Science-fiction movies have long had a history of flirting with the concept of a “utopia.” However, the recurring problem of any utopia is that they are often always a “dystopia” in disguise. Is life truly paradise without the pleasures and pains that go along with being human? This question is explored in the new upcoming film, Equals. Although it’s a premise that’s been seen a hundred times before, will a couple mildly interesting tweaks and the addition of an actress from a former vampire romance trilogy give it the spark it needs?
Our society’s current issues are often solved with pills and Equals touches on this with its use of emotion-dulling pharmaceuticals called “inhibitors”. Inhibitors work to quell any emotion that the user may have because in the world of Equals, emotions are treated like a disease. However, it seems that two members of society have been infected with emotions and start to fall in love. Kristen Stewart is the backbone of the film here, with her usual subdued method of acting really ratcheting up the sexual tension with her co-star Nicholas Hoult. The underlying theme of repressed love that defines the movie is pieced together over the alleged utopian landscape. The couple want to get away to this mythical peninsula where, it is said, lives can begin anew.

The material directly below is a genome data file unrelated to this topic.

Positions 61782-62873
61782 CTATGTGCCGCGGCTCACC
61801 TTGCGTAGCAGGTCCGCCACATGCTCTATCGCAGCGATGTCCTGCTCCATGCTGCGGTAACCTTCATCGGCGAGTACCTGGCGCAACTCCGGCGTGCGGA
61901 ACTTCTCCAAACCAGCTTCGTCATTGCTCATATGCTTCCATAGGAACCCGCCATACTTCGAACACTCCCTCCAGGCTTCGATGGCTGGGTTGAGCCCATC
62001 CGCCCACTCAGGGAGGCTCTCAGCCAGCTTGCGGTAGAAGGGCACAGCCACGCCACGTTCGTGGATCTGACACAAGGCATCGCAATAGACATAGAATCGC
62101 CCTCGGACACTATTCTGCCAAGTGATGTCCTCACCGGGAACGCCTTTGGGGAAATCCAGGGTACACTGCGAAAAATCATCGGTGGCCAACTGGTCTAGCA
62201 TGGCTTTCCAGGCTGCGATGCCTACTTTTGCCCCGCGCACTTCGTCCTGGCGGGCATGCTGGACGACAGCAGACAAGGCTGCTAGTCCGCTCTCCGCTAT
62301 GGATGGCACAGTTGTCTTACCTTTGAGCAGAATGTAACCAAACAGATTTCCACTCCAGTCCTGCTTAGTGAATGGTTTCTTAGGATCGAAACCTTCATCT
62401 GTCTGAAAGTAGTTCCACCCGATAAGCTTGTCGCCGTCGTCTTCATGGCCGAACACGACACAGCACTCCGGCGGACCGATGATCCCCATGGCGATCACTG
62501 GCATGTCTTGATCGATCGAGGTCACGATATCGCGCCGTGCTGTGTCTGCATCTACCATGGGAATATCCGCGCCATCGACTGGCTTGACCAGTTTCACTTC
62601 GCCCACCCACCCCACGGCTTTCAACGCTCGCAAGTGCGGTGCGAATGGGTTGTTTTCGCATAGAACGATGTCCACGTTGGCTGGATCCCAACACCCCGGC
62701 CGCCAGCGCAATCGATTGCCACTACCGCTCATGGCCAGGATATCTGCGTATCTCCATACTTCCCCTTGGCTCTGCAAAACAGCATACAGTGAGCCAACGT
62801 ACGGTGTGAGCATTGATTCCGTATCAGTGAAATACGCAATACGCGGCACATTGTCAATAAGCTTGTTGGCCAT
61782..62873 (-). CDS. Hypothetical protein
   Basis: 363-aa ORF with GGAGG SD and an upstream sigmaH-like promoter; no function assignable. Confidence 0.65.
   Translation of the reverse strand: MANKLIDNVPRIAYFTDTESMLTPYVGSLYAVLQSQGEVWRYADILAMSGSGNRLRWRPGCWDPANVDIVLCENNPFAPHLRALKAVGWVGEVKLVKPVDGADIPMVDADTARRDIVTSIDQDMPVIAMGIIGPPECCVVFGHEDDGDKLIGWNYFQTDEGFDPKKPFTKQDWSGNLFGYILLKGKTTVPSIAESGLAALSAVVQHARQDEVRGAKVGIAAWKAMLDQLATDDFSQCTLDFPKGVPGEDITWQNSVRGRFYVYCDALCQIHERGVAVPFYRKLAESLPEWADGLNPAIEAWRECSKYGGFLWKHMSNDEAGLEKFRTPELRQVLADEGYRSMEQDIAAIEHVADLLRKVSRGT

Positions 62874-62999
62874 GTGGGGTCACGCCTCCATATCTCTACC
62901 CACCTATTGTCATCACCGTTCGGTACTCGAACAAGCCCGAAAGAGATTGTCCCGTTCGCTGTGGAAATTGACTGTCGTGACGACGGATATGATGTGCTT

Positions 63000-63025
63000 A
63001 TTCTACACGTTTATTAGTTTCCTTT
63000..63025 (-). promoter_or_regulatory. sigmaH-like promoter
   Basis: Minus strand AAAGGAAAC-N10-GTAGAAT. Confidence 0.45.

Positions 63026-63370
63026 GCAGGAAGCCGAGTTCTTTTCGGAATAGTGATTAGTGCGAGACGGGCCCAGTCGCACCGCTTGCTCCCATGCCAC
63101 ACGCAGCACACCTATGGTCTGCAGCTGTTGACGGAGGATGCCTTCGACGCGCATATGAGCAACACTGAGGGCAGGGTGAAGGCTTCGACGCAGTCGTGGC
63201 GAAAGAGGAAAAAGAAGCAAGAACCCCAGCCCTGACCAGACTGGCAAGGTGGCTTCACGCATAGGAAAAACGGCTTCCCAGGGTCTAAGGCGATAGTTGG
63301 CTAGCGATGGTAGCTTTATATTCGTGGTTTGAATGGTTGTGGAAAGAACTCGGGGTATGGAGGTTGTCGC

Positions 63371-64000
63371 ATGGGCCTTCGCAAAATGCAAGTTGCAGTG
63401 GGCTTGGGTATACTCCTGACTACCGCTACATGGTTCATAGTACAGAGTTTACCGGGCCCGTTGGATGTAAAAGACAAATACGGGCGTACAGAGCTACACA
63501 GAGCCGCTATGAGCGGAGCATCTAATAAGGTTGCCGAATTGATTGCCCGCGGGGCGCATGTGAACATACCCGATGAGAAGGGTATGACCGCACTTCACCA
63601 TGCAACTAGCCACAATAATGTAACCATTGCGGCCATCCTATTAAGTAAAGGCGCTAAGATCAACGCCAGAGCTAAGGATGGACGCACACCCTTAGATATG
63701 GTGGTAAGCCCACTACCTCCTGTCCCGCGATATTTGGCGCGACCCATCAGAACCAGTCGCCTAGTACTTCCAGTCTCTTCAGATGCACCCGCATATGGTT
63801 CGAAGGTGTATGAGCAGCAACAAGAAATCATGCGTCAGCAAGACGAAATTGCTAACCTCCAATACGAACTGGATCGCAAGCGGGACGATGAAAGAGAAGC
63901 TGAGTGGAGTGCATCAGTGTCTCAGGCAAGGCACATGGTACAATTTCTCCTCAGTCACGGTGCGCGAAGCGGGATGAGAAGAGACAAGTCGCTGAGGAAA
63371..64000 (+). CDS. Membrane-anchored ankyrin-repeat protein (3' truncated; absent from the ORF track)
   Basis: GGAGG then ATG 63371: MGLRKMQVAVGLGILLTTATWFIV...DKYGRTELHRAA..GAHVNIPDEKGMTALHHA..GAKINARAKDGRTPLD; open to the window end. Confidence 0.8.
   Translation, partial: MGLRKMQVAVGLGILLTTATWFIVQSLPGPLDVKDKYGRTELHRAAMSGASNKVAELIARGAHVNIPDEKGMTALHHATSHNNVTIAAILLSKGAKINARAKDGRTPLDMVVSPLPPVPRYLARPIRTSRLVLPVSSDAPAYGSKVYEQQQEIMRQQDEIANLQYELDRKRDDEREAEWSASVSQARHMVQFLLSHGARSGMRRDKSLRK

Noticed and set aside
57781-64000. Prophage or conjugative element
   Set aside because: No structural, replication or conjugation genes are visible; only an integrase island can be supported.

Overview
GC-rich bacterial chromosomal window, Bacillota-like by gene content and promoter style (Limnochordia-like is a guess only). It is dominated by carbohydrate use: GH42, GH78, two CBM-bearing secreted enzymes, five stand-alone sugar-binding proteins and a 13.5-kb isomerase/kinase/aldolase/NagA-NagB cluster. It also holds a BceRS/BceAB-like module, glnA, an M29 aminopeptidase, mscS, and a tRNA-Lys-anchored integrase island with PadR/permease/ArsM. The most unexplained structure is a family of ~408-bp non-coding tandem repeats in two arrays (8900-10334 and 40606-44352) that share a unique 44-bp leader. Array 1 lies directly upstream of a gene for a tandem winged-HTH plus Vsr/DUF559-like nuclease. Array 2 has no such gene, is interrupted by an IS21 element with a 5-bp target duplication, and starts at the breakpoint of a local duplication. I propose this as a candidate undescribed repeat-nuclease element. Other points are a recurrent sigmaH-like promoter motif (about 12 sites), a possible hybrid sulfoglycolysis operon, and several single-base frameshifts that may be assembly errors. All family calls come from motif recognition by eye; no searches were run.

Although the plot focuses on the flattening of emotions, the camera works in close-ups of the actors throughout the entire movie. This heightens the emotional appeal of the movie while counterbalancing the theme of repression and anxiety that cloaks the film in a cobalt blue haze of tension. Director Drake Doremus and cinematographer John Guleserian stand out for their sleek, stylish and visually stunning creation. However, a movie cannot stand on good-looking effects alone.
Equals has painted its audience an ill-defined picture of its world. We are told the rulers of the society are called “The Collective” but nothing else is expanded upon, or why the population feels the need to obey them. As the movie progresses, it seems as though the story falls apart and no ideas have really been fleshed out by the end of the film. Who exactly are the people in charge? What really is “The Peninsula”? What actually happened during the “Great War”? None of this was answered and yet the audience was supposed to infer what happened in the finale.
In a reversal of traditional release protocol, Equals will be previewed on DirecTV before its release in theaters this summer in July. Perhaps this will allow for audiences at home to make their own opinions. While it is certainly more cerebral than the typical popcorn movie that audiences flock to this season, it possesses enough visual flair and big-budget special effects to satisfy those not necessarily looking for a great story. The movie received mixed reviews from critics and fans alike during its debut at the Toronto International Film Festival.
Overall, this film does what any science fiction film is supposed to do, which is entertain and you think about our society, even if for a moment. The more discerning fan of the genre may not find a lot to love about it, nor should they, but the casual viewer will presumably find it satisfying enough to enjoy even if they soon forget about it.